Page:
Dating as a Queer Asian Man in Vancouver

When dating as a queer Asian man in Vancouver, Justin Saint compares it to playing a video game on the hardest difficulty.

“You still get to play the game, it’s not like you’re excluded, but you have to expect a couple more curveballs thrown your way,” he says, peering through lilac-framed glasses.

Having dated across three continents, Saint says the need for a thick skin is universal “because regardless of what city you go to you’re always going to have those assholes that are like ‘I only date white guys, I only date masculines.’”

Tall and lithe, wearing a brightly patterned button-up shirt, Saint says his comfortability with his feminine side is as much a part of his personality as his love for video games, but, in the dating world, he says he often finds others much more willing to attribute it to the colour of his skin.

Encountering dating profiles with bylines like ‘no fats, no femmes, no Asians,’ isn’t uncommon, according to Saint. Furthermore, there is also the stereotype–which some within the community believe runs both concurrently and yet much deeper than the overt racism–that someone who is Asian cannot be masculine.

“It’s harder for them to do it at the bar because they have to do it to your face and not a lot of guys are brave enough to do that. Which I guess is the main thing about online is people feel they have so much security behind their screen,” Saint says.

David Ng blows on his flat-white, collecting himself before taking a small sip. The 30-year-old boasts a master’s degree in gender and transformation, besides having first-hand experience of being queer and Asian himself.

“I remember when I first started dating or when I first came out, I mean it was the ‘No fats no femmes no Asians.’ It was so common, and this was in the early to mid 2000s. That sort of overt racism, I think there’s been a lot of work around that,” Ng says, citing campaigns like those by the by the Health Initiative for Men.

“On Facebook a year ago, I screen grabbed a message that this guy sent me was, and this happens a lot, is like ‘are you masculine?’ I’m like, but what does that even mean? I don’t hold that much value to my masculinity so that question to me is irrelevant,” Ng says.

He cites a report published by OkCupid which found by examining matches between its users that Asian men were the least desirable to women of all ethnicities. Ng says this is because of societal constructs around masculinity and what a ‘man’ should look like. This view of slimmer Asian figures as the “ultimate feminine bodies,” simultaneously makes Asian men undesirable while simultaneously making Asian women are the most desirable.

“I think that’s one of the challenges that’s not being, and again this is so tough to talk about, how do we talk about race but also understand that the way that we talk about women and the way we understand femininity is also part and parcel of how we treat Asian men and Asian people,” he says.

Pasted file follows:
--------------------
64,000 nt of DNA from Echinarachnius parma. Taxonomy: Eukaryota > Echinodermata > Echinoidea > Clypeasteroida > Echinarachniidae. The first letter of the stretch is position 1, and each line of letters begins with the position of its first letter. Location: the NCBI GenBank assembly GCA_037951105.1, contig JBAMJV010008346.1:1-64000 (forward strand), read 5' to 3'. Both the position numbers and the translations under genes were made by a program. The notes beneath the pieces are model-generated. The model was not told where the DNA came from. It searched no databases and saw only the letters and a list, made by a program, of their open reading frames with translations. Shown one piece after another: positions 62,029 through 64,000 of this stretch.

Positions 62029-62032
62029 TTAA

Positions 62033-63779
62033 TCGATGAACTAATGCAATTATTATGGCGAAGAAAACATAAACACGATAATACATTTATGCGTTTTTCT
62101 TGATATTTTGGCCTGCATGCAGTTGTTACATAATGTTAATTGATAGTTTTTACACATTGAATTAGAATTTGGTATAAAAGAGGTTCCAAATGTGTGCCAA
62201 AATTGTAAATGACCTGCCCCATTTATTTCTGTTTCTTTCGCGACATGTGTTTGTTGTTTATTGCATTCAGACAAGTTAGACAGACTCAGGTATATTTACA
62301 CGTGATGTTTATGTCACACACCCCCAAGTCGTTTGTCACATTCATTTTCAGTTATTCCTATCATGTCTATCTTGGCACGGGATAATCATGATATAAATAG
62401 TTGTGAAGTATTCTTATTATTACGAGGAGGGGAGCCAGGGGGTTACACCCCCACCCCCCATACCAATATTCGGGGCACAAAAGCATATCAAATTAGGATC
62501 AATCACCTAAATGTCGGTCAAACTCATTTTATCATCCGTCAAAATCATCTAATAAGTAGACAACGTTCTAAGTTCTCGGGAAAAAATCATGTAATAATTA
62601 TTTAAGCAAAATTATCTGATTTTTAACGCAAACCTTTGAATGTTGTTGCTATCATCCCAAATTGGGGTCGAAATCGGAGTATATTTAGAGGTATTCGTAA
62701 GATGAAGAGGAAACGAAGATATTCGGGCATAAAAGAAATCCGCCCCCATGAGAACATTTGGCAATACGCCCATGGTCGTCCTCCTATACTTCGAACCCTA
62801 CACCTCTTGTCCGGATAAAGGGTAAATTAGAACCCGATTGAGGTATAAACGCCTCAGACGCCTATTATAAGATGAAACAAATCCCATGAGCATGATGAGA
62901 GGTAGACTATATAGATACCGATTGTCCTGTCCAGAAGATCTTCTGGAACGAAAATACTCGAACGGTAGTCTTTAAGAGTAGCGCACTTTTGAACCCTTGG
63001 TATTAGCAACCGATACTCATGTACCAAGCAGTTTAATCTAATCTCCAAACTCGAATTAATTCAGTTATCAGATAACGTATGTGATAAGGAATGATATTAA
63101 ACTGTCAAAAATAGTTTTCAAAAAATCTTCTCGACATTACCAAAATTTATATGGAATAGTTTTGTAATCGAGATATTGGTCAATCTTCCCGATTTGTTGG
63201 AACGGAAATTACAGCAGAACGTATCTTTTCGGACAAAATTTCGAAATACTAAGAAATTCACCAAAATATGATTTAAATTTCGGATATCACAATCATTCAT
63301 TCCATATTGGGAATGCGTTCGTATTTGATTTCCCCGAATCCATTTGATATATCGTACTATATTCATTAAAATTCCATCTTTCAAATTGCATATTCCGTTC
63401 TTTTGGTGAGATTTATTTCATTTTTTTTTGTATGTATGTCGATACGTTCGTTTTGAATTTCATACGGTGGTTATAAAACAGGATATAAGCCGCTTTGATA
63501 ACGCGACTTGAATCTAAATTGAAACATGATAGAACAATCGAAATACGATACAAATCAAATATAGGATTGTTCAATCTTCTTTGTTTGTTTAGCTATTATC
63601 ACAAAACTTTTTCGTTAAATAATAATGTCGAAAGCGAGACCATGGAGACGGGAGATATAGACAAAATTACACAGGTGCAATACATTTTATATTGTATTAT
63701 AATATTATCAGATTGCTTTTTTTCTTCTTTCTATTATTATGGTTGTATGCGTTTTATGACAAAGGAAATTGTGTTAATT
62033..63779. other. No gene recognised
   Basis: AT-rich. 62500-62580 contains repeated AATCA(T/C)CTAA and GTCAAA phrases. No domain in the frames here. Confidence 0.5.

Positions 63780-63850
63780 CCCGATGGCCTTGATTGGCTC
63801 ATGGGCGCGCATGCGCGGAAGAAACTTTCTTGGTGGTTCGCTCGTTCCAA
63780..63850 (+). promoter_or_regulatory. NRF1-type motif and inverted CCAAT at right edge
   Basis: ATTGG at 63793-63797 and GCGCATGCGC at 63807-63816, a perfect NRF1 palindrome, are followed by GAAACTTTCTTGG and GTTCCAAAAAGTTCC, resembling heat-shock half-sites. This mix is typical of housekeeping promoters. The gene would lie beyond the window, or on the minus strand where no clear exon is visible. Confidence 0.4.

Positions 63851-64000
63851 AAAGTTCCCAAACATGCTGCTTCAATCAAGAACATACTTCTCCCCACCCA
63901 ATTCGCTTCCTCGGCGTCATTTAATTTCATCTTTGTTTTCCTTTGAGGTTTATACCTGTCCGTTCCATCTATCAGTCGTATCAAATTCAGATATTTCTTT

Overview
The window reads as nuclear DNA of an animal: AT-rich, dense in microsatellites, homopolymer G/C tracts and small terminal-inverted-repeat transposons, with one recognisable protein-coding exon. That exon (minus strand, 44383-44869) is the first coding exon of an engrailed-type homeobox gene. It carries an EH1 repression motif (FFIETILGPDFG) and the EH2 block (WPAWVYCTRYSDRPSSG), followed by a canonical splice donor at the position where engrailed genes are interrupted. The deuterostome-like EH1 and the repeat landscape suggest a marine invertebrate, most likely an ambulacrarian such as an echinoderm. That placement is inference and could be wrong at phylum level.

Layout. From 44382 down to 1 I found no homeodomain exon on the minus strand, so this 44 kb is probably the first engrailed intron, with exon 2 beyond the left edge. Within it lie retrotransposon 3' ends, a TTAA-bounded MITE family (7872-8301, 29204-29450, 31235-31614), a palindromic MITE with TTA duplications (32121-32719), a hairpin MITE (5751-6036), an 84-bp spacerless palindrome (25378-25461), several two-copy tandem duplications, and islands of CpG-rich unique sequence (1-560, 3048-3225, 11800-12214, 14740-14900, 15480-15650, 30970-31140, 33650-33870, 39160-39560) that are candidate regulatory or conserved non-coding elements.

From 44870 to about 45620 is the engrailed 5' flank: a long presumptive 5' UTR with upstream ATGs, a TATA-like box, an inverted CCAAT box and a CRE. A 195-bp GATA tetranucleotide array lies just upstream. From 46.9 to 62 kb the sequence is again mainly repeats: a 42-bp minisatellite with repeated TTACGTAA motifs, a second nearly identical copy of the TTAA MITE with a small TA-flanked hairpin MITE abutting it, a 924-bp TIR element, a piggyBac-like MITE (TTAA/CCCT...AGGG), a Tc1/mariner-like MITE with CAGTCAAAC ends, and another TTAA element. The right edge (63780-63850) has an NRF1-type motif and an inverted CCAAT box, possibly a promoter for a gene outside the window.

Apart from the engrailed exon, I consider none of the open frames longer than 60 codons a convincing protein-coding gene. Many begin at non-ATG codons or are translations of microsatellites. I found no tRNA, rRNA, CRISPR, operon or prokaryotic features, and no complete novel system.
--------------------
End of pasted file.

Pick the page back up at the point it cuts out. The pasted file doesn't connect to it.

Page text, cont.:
Fighting through it

“There’s a lot of racism, there’s a lot of shutting people down anonymously. I’m quite comfortable with myself and on rainy days I still feel like ‘whoa, that is really hard to hear.’” Yogi Omar says between sips of tea, sounding more than a little crestfallen. “I can’t imagine if I was 19 and tying to date through dating apps now.”

Now 34, the Indonesian ex-pat runs InspirationAll talent agency in Vancouver, B.C. while also sitting on the board of directors for QMUNITY. With a bright blue streak in his hair and the booming laugh of a man twice his size, Omar just seems like someone with a flair for the dramatic.

Omar agrees with Ng and Saint about the pervasive stereotypes Asian men face about their masculinity. It’s bothersome, but he says he’s made adjustments and won’t let bigotry sour him on romance.

His native Indonesia, like many Asian countries, is still grappling with the idea of homosexuality and its place within the traditional family. The island nation even moved to ban queer dating apps late last year in an attempt to stifle what is predominantly viewed by those in government as sexual deviancy.

“I used to get really, really offended if people say ‘oh you must be a bottom’ and I’m like ‘I have to defend myself,’ and I used to do it a lot more and I think I the last seven years or so I just don’t because I’m like you can call me or say whatever you want to but you don’t really know me,” he says, defiantly.

Omar says he takes comfort, as he always has, in the arts. He first found the transformative powers of the choir when he first immigrated to Canada from his native Indonesia at age 18. The 34-year-old said he not only enjoys the camaraderie of his choir group, but also finds it to be an effective platform for addressing social issues, such as discrimination, through song.